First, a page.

Pictures Used:

Alice in Wonderland 2010 poster Alice and the Rabbit. Uploaded on February 22 2010 by christopher_aquino at  Accessed 9 April 2010 from

Snowshoe Hare: Lepus Americanus. Photograph taken by Michael S. Quinton for the National Geographic Society. Accessed 9 April 2010 from

Snowshoe Hare / Lièvre d’Amérique. Uploaded on April 19, 2008 by Eric Bégin at Accessed 9 April 2010 from

Using Elephants as Earthquake Detectors?

Ever imagined having an Asian elephant (Elephas maximus) as a rather sizable earthquake detector? Well, that might not be as far-fetched as it sounds.. or does it?

The article “Did Animals Sense Tsunami Was Coming?” published by the National Geographic News, highlighted that in the recent 2004 tsunami that swept across the Indian Ocean, an estimated 150,000 people were killed in a dozen countries. Miraculously, it was noted that in places like India’s Cuddalore coast, where thousands of people died – animals like buffaloes, goats and dogs were found unharmed! At the same time, three elephants were said to have run away from the Patanangala beach at the Yala National Park about an hour before the tsunami hit.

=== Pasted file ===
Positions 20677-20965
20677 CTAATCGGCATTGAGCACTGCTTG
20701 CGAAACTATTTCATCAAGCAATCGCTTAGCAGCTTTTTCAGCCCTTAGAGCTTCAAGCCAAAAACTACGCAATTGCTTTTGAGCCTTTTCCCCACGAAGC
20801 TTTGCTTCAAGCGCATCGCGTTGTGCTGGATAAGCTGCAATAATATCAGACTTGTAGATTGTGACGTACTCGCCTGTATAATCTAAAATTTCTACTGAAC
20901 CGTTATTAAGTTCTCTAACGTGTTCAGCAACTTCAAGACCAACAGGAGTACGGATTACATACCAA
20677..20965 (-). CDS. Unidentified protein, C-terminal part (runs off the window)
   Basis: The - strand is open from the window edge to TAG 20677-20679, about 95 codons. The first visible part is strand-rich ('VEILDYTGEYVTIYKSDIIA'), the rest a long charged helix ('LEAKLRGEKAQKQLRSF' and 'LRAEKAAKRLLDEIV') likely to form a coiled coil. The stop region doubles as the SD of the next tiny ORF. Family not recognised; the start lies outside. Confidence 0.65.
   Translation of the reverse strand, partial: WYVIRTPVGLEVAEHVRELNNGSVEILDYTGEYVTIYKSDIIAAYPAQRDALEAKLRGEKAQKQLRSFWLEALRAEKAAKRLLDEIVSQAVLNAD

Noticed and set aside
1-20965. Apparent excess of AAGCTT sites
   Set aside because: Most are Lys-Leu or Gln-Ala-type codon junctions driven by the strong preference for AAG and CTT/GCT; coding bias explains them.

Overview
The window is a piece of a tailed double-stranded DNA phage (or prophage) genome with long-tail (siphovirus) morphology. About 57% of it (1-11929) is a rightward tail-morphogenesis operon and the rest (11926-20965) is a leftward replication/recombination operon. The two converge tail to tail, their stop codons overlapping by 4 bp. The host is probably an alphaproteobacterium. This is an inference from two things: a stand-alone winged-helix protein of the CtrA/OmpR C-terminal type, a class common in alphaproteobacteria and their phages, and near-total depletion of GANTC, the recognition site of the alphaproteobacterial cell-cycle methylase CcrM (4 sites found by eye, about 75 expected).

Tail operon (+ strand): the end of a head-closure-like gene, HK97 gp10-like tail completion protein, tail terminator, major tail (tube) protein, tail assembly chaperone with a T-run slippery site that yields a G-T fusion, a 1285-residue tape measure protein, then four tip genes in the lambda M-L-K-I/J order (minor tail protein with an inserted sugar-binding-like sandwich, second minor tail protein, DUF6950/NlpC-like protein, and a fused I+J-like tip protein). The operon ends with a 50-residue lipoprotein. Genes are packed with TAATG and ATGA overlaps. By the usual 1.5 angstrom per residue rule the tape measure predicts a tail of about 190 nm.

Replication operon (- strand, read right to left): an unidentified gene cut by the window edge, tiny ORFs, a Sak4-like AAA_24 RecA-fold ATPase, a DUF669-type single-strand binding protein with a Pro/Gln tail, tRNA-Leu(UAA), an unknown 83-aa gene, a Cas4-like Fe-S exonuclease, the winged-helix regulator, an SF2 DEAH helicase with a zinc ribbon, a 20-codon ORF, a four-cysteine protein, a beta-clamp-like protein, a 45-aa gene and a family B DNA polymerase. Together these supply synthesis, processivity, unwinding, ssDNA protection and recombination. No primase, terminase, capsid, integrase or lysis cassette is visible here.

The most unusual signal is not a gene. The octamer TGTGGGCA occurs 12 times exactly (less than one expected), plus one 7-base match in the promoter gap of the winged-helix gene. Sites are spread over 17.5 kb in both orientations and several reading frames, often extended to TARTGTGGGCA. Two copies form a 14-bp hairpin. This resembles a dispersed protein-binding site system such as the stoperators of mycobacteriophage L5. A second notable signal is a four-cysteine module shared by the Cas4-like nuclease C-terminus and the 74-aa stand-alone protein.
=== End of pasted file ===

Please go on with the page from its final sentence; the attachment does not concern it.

Did the animals – specifically the elephants – have a kind of “sixth sense” that forewarned them of a major disaster before it struck?

Unfortunately, this was found to be untrue. On the day of the tsunami, the movements of these elephants were being tracked using GPS satellite collars. The empirical data strongly indicate that “the movements of these free-ranging elephants are not consistent with flight behavior or other potentially aberrant behaviors attributable to extra-sensory perception or sixth sense, or even with an early response to seismic-borne detection of the earthquake and tsunami” (Wikramanayake, Fernando and Leimgruber, 2006). Another article also documented similiar results, further warning that “in the absence of any evidence of a response of the collared elephants, the anecdotal evidence must be treated with added caution” (Garstang, 2009).